Former Conservative party leader Sir Iain Duncan Smith, has blasted the “legal farce” of the ECHR following an eleventh hour intervention by human rights judges to ground the UK government’s initial deportation flight to Rwanda.
Referring to the situation as “ridiculous”, the former work and pensions secretary told LBC Radio: “This has turned into a legal farce really because all our courts have agreed that the government may go ahead with this, including the Supreme Court, to be overruled by a court that had no representations made to it and just intervened on the back of stuff it had read, as it were.
“So it is a ridiculous point. The government must deal with the convention. If we have our own Bill of Rights then we shouldn’t have to refer constantly back to the court in Strasbourg because we should rely on our courts to be able to uphold human rights and the rule of law which they were doing the other day. So the government should proceed, continue to go on with this…”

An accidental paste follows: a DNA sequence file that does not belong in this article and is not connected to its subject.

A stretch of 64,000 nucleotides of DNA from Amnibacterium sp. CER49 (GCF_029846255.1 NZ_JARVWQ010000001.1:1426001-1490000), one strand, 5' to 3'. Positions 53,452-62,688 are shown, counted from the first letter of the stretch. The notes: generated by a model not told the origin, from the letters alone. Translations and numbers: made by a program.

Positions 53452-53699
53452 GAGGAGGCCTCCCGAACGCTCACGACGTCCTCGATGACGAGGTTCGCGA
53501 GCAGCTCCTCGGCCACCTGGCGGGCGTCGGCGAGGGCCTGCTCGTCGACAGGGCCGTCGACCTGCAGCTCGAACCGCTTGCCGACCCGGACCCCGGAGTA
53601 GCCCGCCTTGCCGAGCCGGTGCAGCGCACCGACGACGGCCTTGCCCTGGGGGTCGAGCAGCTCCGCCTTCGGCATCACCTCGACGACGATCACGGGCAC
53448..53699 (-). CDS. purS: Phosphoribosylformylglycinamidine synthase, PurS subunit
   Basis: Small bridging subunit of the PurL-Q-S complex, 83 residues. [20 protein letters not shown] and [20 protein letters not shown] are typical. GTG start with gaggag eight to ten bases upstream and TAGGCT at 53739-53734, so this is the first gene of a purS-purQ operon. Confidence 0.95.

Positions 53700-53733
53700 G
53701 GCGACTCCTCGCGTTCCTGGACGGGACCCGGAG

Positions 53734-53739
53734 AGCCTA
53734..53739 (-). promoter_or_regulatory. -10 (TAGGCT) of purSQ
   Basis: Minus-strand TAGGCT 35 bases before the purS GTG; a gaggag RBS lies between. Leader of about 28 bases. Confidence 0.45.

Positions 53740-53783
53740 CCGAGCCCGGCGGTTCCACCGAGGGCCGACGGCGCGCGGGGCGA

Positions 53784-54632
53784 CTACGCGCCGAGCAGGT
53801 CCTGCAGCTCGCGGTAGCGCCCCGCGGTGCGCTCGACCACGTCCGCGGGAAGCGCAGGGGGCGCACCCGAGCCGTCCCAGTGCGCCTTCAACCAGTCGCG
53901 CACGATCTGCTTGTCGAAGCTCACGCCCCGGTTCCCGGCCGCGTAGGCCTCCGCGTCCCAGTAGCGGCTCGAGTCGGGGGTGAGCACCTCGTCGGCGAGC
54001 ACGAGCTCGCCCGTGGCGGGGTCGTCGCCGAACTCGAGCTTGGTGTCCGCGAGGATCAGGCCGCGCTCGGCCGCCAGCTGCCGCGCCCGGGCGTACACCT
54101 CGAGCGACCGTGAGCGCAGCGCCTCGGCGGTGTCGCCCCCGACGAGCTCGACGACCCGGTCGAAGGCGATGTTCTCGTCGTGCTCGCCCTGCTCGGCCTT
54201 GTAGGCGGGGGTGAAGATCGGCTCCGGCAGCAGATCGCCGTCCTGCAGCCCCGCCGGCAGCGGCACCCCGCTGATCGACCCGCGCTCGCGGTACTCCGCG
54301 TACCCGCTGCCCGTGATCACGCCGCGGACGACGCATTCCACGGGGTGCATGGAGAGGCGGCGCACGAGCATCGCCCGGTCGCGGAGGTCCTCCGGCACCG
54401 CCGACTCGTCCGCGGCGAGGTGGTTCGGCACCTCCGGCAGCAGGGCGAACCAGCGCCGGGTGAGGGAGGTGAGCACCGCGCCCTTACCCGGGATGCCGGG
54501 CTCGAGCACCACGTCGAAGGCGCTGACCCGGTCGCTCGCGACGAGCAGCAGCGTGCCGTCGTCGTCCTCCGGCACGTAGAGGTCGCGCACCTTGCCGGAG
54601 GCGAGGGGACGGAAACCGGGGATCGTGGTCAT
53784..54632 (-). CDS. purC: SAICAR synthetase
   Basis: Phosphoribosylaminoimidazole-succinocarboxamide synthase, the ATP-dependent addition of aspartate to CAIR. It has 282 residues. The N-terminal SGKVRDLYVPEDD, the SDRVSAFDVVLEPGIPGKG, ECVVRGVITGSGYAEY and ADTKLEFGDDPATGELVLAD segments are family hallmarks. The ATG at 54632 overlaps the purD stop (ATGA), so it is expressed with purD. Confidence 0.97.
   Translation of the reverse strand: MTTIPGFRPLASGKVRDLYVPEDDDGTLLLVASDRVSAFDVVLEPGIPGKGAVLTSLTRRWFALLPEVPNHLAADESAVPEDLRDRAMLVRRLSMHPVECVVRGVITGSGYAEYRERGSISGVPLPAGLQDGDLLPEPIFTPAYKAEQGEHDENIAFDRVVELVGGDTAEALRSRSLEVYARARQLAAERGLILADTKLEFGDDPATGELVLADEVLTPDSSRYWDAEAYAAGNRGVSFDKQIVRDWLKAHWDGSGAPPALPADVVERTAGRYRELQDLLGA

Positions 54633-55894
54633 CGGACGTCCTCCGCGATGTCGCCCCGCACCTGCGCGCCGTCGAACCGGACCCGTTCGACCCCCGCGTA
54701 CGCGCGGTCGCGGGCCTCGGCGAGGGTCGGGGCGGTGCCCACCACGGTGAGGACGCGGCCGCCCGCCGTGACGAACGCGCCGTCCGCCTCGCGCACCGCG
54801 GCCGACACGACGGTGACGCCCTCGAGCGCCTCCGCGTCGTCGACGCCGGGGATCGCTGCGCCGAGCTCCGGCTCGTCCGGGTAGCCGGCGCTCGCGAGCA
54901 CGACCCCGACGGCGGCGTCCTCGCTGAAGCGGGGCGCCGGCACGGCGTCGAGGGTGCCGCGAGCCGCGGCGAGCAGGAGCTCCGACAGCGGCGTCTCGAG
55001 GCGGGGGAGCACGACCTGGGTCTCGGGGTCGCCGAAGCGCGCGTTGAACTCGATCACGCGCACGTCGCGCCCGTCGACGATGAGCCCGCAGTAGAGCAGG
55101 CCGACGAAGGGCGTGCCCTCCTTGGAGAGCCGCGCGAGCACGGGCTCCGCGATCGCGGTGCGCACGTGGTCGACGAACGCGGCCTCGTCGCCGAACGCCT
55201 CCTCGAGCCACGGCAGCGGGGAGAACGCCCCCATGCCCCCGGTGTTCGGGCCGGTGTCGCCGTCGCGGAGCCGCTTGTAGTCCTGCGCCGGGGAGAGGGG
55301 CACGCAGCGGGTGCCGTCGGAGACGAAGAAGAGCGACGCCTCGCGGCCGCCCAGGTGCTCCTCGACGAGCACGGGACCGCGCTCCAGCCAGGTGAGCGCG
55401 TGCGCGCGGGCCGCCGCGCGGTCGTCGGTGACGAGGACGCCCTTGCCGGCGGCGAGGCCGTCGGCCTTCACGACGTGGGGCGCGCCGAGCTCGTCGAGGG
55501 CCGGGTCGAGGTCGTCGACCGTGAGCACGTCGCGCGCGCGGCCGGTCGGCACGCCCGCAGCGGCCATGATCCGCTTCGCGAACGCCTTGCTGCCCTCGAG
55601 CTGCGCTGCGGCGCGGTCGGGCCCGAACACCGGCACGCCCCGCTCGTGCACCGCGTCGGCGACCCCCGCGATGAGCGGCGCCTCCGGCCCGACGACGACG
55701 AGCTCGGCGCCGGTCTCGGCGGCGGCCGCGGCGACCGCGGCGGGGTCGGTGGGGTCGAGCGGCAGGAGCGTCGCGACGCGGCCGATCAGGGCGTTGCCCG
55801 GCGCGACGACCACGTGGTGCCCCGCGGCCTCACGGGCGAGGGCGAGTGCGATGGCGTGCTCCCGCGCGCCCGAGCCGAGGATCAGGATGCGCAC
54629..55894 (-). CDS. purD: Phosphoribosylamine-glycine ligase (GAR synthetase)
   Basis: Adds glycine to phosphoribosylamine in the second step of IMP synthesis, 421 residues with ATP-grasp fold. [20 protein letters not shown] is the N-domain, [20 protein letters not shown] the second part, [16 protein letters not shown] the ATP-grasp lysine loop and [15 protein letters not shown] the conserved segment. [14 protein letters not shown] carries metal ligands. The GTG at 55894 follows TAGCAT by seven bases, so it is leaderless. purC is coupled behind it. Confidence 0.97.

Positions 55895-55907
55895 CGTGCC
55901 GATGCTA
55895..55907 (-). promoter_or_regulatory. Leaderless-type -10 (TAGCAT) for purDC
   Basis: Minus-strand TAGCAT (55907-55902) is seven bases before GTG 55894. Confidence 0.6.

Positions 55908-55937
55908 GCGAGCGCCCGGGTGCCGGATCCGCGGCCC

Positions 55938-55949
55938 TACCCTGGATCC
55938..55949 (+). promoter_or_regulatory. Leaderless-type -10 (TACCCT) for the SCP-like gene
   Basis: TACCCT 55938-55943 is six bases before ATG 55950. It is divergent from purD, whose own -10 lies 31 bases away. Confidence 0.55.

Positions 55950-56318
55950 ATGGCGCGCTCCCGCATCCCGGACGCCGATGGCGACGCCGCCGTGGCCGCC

Sir Iain went on to suggest that the European Convention on Human Rights needed to be “dealt with”.
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Quizzed over whether this could mean a total UK exit from the convention, Sir Iain stressed: “The key thing is to whether or not the ECHR at the end of it all should have the final right in Strasbourg to overrule a supreme court here in the UK. After all, the Supreme Court of the United States decides all these types of cases and makes the decisions. The Supreme Court, the Appeal Court, and the High Court all ruled that the government could proceed.
2016 was the year before the Brexit referendum. then home secretary Theresa May called for a withdrawal from the ECHR, arguing: “The ECHR can bind the hands of parliament, adds nothing to our prosperity, makes us less secure by preventing the deportation of dangerous foreign nationals — and does nothing to change the attitudes of governments like Russia’s when it comes to human rights.”
In a similar vein, Sir Iain told LBC today: “If eventually the ECHR rules that this is lawful then we will have got ourselves into a mess for no reason. The truth is that this was always voluntary. Many countries sign up for some, but not all, requirements in the ECHR.
“So the government needs to look at this very carefully and decide what we are goinbg to do about it.”
More to come